WASHINGTON — One year after Nebraskans sent him to Washington, Republican Sen. Ben Sasse on Tuesday delivered a scathing assessment of the Senate as a forum dominated by sound bites, partisan talking points, pandering to the political base and myopic fights over small-bore policy issues.
“The people despise us all,” Sasse told his colleagues. “And why is this? Because we’re not doing our job. We’re not doing the primary things that the people sent us here to do.”
Sasse has generally kept his head down this year. Tuesday was his first address on the Senate floor, and it came many months after all of his fellow freshmen senators had delivered their own maiden speeches.
Sasse said he waited so long partly out of deference to past Senate tradition that new senators wait a year before they spoke on the floor, and partly because he wanted to spend time interviewing his new colleagues about what they believe ails the institution.
Senators often find themselves addressing a near-empty chamber, but more than one-third of the senators, including ten Democrats, were in their seats to listen to Sasse. That included fellow rookies and longtime veterans.
Sasse criticized Republicans who would use the floor as a platform to grandstand for “outside pursuits” — a line that was widely interpreted as a shot against senators running for president. He hit Democrats for harming the institution in the past with bare-knuckled tactics.
In theory, Sasse said, the Senate’s unique characteristics — such as six-year terms and individual senators’ rights — should insulate it from “the bickering of 24-hour news cycles.” But he said that has broken down over time in the face of incessant fundraising demands, the increasing ubiquity of cameras and constant travel requirements.
“We — in recent decades — have allowed short-termism and the sound-bite culture to invade this chamber, and to reduce so many of our debates to fact-free zones,” he said.
He paused at one point to note that he was nervous his speech would make him sound like a naive idealist.
“To add to the discomfort, I’m brand new to politics, 99th in seniority and occasionally mistaken for a page,” Sasse said.
He stressed that he was not decrying a lack of civility on the Senate floor, but rather a lack of substance.
“This is not a call for less fighting,” he said, “but for more meaningful fighting.”
He had a list of suggestions for baby steps that could improve the situation. He also cited three senators from years past as guideposts for restoring the Senate:
» Daniel Patrick Moynihan, a New York Democrat who famously said, ‘Everyone is entitled to his own opinion but not to his own facts.” Sasse, who intentionally sits at Moynihan’s old desk in the Senate chamber, said national debates must rest on sound data.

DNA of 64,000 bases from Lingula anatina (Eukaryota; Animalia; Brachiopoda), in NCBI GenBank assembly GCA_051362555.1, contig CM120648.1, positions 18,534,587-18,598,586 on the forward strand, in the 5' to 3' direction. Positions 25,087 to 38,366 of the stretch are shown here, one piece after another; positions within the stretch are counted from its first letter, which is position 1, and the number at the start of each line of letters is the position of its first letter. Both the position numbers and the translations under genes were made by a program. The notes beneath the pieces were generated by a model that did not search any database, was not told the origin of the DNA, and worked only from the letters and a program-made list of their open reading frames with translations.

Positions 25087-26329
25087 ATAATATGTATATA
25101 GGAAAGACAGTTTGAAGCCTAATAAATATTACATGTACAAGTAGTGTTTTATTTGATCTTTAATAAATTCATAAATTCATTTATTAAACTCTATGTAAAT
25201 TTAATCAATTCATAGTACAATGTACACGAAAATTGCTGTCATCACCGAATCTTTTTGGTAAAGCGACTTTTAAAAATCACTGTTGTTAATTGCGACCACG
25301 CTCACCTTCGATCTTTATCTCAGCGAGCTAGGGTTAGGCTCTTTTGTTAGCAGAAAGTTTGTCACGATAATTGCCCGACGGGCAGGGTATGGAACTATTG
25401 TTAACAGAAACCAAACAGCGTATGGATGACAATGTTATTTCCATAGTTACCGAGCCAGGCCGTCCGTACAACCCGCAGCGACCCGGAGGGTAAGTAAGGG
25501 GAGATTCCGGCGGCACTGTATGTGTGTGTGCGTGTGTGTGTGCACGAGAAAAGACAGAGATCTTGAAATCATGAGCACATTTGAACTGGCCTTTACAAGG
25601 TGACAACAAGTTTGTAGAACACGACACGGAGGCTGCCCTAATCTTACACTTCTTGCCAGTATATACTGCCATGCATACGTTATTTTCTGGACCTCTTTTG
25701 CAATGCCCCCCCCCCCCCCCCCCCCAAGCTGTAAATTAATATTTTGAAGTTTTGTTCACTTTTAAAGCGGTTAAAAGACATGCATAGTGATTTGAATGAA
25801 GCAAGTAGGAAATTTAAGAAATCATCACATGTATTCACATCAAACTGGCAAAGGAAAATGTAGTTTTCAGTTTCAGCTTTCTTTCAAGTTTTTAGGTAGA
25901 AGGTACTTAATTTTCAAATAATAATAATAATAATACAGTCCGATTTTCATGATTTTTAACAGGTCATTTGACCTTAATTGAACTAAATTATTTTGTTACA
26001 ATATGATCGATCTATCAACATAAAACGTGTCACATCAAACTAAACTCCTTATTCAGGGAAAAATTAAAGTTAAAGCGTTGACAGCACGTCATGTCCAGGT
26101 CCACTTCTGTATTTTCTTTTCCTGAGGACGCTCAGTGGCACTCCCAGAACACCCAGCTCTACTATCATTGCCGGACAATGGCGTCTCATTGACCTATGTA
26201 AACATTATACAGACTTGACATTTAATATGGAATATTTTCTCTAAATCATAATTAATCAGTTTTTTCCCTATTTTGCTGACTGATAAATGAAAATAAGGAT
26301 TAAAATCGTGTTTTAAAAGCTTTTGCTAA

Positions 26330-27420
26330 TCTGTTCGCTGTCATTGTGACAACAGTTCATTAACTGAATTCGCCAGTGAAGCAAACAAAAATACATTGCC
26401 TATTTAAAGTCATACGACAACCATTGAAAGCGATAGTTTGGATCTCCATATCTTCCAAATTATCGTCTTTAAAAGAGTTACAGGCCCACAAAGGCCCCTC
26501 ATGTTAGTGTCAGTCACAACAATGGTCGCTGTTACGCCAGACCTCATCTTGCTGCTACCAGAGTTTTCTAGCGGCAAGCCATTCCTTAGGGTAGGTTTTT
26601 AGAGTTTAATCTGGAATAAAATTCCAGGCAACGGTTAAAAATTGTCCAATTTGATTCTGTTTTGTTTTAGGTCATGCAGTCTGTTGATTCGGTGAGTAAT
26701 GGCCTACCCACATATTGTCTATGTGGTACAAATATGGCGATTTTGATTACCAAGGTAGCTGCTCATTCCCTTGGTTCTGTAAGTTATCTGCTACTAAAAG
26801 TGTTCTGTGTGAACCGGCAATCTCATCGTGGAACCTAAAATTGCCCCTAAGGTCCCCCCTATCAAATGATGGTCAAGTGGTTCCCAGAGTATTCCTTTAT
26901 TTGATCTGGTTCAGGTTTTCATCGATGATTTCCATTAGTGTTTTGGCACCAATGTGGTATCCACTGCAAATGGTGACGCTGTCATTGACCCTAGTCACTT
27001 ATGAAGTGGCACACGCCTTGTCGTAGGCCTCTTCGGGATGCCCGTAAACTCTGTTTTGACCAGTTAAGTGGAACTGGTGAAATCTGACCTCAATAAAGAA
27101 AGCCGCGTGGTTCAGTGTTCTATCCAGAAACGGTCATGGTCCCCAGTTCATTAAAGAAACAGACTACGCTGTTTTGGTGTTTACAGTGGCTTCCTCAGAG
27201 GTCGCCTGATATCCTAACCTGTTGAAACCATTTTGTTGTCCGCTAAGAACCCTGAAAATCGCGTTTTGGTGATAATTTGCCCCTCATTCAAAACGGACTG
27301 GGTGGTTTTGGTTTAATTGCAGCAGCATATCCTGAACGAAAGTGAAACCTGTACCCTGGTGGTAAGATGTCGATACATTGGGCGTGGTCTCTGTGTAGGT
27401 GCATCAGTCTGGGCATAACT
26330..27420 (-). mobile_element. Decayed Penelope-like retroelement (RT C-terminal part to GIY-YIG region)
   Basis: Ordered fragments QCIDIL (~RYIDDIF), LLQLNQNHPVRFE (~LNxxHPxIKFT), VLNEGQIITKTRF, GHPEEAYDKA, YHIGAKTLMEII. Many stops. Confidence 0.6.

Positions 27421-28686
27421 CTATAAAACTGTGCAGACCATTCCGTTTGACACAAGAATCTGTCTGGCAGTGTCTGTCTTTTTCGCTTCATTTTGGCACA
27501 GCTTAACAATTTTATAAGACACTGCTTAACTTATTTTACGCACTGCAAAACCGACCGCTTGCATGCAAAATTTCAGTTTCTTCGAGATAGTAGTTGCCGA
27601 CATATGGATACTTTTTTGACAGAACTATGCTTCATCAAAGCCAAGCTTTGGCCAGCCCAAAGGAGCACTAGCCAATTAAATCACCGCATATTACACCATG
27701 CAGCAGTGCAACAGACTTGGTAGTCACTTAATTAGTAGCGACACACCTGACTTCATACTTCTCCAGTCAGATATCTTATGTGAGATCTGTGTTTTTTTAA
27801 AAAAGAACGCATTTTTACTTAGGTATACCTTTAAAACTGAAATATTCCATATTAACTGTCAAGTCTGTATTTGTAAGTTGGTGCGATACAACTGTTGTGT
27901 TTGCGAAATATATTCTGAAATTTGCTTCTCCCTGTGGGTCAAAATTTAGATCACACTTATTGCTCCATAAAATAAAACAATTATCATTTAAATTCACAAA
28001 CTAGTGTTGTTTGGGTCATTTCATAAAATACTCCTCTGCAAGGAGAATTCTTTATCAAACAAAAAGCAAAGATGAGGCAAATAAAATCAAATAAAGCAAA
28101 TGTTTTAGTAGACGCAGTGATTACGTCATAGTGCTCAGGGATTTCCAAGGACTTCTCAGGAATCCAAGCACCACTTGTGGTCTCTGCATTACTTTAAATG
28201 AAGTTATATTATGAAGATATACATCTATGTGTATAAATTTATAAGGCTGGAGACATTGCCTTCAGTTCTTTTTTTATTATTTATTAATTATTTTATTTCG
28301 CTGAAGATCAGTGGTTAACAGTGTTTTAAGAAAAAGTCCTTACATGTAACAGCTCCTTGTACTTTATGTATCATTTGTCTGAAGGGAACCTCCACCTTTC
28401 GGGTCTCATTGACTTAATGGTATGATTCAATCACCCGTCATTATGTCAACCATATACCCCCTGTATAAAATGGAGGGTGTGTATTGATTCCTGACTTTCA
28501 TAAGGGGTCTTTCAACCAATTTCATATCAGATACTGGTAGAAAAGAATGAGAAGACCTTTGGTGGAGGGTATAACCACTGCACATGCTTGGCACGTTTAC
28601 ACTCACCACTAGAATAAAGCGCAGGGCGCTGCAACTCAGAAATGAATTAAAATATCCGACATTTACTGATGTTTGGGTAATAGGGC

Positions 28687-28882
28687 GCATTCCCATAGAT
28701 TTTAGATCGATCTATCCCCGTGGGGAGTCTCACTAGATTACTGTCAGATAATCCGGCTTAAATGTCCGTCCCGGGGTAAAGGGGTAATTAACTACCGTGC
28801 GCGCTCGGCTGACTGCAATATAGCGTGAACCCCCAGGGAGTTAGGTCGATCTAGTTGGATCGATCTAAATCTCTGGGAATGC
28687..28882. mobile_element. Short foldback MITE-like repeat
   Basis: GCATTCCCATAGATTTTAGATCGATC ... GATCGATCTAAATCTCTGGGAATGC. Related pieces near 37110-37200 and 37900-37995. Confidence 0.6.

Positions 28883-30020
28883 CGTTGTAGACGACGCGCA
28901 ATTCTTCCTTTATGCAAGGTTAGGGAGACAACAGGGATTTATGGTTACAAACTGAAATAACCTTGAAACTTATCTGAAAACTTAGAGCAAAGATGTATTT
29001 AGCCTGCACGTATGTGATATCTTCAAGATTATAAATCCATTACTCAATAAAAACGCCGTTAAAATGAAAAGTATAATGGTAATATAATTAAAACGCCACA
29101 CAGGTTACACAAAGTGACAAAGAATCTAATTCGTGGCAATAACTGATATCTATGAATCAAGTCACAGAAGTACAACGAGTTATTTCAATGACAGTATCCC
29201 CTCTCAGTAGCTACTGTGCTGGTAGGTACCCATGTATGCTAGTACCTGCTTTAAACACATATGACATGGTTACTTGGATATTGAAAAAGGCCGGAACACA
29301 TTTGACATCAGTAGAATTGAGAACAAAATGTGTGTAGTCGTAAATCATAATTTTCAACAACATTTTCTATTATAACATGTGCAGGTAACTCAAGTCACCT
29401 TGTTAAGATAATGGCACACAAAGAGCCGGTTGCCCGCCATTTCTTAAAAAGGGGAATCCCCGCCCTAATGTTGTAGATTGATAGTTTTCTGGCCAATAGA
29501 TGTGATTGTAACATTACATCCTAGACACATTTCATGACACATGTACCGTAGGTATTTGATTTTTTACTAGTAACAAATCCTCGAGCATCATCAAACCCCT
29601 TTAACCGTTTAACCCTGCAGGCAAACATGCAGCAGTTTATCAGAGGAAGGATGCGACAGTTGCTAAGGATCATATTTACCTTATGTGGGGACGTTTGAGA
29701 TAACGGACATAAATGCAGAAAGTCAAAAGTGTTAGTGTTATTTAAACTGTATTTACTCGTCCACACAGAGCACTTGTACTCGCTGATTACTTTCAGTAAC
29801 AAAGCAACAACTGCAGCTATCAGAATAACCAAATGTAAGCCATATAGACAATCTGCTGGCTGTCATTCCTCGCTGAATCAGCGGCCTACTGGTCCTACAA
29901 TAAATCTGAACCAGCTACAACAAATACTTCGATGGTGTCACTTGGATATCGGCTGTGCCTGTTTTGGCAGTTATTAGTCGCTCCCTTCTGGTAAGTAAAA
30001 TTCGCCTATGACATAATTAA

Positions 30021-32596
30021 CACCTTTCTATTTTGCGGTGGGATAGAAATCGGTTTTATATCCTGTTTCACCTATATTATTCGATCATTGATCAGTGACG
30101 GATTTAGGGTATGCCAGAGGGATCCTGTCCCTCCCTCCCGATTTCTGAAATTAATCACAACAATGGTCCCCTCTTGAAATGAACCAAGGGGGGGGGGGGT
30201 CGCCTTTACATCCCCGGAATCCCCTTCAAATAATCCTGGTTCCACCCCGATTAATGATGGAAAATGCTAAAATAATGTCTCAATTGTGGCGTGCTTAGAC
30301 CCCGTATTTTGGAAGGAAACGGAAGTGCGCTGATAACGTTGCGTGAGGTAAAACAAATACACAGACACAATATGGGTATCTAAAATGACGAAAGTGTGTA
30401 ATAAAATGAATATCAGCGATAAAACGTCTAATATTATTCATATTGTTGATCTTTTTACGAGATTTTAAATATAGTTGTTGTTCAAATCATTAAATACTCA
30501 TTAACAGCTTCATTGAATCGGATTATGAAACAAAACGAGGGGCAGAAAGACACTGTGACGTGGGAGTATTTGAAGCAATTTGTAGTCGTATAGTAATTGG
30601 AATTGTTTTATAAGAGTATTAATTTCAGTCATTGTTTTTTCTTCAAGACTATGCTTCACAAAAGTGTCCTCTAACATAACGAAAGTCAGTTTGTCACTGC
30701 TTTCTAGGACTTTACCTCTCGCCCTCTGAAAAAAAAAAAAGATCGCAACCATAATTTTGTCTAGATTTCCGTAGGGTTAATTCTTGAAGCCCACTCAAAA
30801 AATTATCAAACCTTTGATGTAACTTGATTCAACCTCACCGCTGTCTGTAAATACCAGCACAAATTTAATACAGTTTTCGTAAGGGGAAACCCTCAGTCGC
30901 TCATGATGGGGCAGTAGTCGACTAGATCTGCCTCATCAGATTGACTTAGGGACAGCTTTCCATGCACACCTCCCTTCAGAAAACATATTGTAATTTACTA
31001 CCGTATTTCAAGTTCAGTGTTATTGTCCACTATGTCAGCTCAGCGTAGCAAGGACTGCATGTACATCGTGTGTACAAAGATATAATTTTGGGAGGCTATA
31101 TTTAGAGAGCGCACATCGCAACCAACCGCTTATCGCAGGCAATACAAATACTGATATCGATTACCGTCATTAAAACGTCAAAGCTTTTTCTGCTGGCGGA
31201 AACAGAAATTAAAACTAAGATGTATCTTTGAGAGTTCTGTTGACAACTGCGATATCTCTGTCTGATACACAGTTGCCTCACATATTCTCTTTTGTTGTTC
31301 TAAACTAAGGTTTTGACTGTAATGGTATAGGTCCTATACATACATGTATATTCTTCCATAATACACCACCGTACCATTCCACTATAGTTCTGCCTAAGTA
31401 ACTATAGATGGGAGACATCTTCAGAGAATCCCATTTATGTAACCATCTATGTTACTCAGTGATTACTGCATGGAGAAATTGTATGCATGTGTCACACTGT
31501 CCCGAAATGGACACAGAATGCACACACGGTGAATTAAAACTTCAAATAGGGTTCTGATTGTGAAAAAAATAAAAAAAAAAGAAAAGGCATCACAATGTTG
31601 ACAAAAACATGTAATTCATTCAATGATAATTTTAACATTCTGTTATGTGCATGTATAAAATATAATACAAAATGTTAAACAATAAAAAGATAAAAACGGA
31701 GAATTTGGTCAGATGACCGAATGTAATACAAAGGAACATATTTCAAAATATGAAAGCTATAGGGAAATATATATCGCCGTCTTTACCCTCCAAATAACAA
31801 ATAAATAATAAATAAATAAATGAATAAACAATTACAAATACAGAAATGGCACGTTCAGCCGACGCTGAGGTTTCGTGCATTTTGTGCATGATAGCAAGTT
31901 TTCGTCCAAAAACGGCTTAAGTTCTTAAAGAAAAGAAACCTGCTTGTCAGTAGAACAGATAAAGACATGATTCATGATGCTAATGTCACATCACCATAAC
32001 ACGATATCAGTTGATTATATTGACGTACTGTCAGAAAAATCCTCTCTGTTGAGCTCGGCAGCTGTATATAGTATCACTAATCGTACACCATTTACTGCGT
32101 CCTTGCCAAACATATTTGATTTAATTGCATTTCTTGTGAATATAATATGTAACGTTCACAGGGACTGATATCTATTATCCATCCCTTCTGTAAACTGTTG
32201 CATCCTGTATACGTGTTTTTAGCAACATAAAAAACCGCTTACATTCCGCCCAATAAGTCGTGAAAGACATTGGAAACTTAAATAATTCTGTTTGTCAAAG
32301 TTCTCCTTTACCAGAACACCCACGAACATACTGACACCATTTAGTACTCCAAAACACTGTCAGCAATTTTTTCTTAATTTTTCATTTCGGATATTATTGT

» Margaret Chase Smith, a Maine Republican who showed her willingness to take on her own party when she called out fellow GOP senator Joe McCarthy for his tactics. Sasse called for less tolerance of straw-man arguments in Senate debate, even if that means criticizing members of one’s own party.
» Robert Byrd, a West Virginia Democrat who was devoted to the Senate, its history and its powers. Sasse called for the Senate to grapple more with its specific duties and unique role.
Sasse said each senator has an obligation to answer when constituents ask why the Senate isn’t working.
“And if your only answer to this question is to blame the other party, then you don’t get it,” Sasse said, “and the American people think you’re part of the problem, not part of the solution.”
As he concluded his half-hour speech, the other senators applauded. Many approached him with an encouraging handshake and slap on the back.
Senate Majority Leader Mitch McConnell, R-Ky., stood and commended Sasse for an “extraordinary maiden speech.” He said Sasse’s decision to wait so long before delivering his first speech had built up some suspense about what he would say.
“I suspect most people would not have predicted that the best lesson we were to hear about what’s wrong with the Senate and what needs to change would have come from somebody who just got here,” McConnell said.
Sasse said after the speech that he felt a little like “a skunk at a garden party” delivering his pointed remarks, but he intended it to be a humble commercial for how he plans to approach floor debates.
Sen. Chuck Grassley, R-Iowa, who recently cast his 12,000th vote in the Senate, said he appreciated Sasse’s “scholarly” speech.
Said Grassley: “It had a lot of good points about what the Senate has evolved into.”
The easy thing to do is just to keep playing shirts-and-skins exercises. I’m not going to do that."